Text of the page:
A and A's Movie A Day

Watching movies until we run out.

Movie 222 – The Bourne Ultimatum

The Bourne Ultimatum – October 8th, 2010

Last night when we finished the second movie Andy suggested waiting for midnight and putting this in immediately. I was tempted. Very tempted. Because while I did have issues with last night’s movie, I enjoyed it all the same, and knowing there was a third I was left very hopeful. After all, at the end of the second movie Bourne’s still dealing with some very difficult morality issues and his fractured memory and identity. He’s looking for answers about who he is and who he was and why he’s been doing what he knows he’s been doing. So even though it could all possibly end at the second movie, there’s plenty to work with for a third. But I was exhausted. And I wanted to sleep. I’m glad I did, because this is one hell of a tight movie, full of twists and double crosses, and I’m glad I watched it when I was awake enough to really pay attention to it.

I loved this movie. I loved every moment of it. For one, it starts off nice and tense, picking up where it left off in Moscow and setting Bourne up to be injured and on the run. So it starts out with risk involved and it never really lets up. That’s a far cry from the second movie, where yes, there’s danger, but it doesn’t last. Yes, there’s a plot point that sucks Bourne back towards the CIA but I think it was done far more elegantly this time and he was headed somewhat in that direction anyhow. And it all plays well into Bourne’s search for his past. I’m kind of hesitant to go into too much detail, to be honest. I could explain the plot and what it involves, but really, it would start to get spoilery so quickly.

The plot we get involves a leak to the press regarding Treadstone, which is now defunct, and Project Blackbriar, which was mentioned in the end of the first movie and which is easily assumed to be something equally or more dangerous than Treadstone was. The leak gets the attention of Noah Vosen, played by David Strathairn, and that’s where all the big shit starts. I like David Strathairn. No, scratch that. I fucking love David Strathairn. Dude’s a badass with glasses and a mild voice. I’d say he’s on a level with Joan Allen as an unexpected badass. Someone professional and cool and collected. The big difference between Strathairn’s Vosen at the start of this movie and Allen’s Landy is that Landy in the last was working without everything she needed. She started out behind Bourne and never quite caught up. Vosen starts out with an upper hand. He knows who and what Bourne is and what he’s capable of and he has tools on the same level at his disposal. I immediately feel like Bourne’s at risk, even though he’s just as tough as always. And then Landy’s brought on board with Vosen and Bourne’s doubly in danger because Landy almost had him when she was at a disadvantage and now she’s distinctly better armed. It’s a lovely set-up. Fast paced and tense, with just the right element of danger involved.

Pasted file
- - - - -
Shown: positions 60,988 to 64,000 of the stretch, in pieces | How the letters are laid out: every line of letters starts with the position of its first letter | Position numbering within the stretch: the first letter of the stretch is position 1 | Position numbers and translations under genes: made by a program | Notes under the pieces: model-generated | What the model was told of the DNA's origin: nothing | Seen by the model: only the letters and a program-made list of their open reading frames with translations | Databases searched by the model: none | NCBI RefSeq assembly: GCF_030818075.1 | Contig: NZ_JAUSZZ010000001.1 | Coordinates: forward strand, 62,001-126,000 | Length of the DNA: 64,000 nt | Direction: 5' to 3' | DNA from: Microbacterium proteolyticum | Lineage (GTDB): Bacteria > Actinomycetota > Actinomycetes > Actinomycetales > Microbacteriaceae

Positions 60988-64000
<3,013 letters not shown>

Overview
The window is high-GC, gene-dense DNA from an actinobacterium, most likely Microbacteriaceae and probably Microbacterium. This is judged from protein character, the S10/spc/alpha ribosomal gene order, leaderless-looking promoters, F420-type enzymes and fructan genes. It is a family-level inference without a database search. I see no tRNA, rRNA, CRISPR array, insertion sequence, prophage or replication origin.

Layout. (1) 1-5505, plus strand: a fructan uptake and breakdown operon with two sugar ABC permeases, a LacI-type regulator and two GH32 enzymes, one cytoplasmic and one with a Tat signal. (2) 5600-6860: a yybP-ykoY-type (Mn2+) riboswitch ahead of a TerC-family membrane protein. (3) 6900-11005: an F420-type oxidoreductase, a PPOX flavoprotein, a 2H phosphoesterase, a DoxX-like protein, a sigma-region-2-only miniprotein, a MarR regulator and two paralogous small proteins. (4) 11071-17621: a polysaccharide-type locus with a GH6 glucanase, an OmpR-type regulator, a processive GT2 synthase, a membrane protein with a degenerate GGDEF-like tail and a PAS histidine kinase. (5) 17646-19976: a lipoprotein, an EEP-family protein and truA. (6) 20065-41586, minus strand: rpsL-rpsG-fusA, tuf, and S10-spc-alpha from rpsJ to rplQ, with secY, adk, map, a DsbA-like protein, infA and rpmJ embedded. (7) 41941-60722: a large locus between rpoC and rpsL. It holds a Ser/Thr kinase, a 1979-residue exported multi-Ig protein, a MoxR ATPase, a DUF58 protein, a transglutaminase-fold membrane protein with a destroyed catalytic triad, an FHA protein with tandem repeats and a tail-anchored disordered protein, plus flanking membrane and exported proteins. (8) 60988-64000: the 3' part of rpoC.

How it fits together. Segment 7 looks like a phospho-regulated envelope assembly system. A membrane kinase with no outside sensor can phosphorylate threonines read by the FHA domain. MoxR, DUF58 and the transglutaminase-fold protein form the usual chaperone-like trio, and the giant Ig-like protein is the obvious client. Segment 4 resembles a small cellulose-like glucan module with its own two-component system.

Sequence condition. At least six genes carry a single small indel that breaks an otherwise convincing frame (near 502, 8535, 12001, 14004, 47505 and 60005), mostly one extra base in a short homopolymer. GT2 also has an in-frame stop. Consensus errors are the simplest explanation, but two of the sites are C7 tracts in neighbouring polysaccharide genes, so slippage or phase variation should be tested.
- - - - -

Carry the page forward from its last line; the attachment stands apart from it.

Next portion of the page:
What really strikes me now that I think about it is that this movie goes back to something from the first one, which is that the enemy Bourne is dealing with is someone who knows him better than he knows himself – theoretically at least. He has allies, and some unexpected ones at that, but his opponent is another chess master, playing by some creative rules. I am reminded in one scene of a game called Fluxx. It’s a card game and on the surface it’s a simple one. There are item cards, there are action cards, and there are also cards that set the instructions for how many cards you can have, how many cards to draw, how many to play each turn. And there are goal cards that set the winning conditions. And every turn the rules change. That is how the game works. You play a card and suddenly the goal your opponent was playing for is gone and one that you’ve got the cards for is in place. Winning is a matter of setting everything up right. When Vosen says it’s over when they win? I can’t help but think that he’s looking at a win condition that someone else might change in the next turn. That’s the sort of movie this is.

I can’t help but admire this entire setup. Where last night felt like amateur hour every so often, tonight feels like watching artists at work. There are so many double crosses it’s brilliant. There’s genuine risk, and it’s at such a high level it forces Bourne and Landy to both work at the top of their games because Vosen’s working at the top of his and he’s got resources. It heightens the entire movie for me. There’s at least one moment mid-movie where I laughed out of pure delight as what had just transpired, with all three leads involved in something so twisty I didn’t quite see it coming. The movie deftly works in issues of morality that surface for many of the characters, not just Bourne. He’s a catalyst for many of the key players. Landy, Nicky, at least one of the assassins he faces. The movie has some amazing plotting, writing and direction as well as once more demanding fantastic performances from its leads. And when it was over I was so thrilled with what I’d seen, I was left speechless for a little while. That’s one hell of a movie.

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October 8, 2010 - Posted by | daily reviews | , , , , ,

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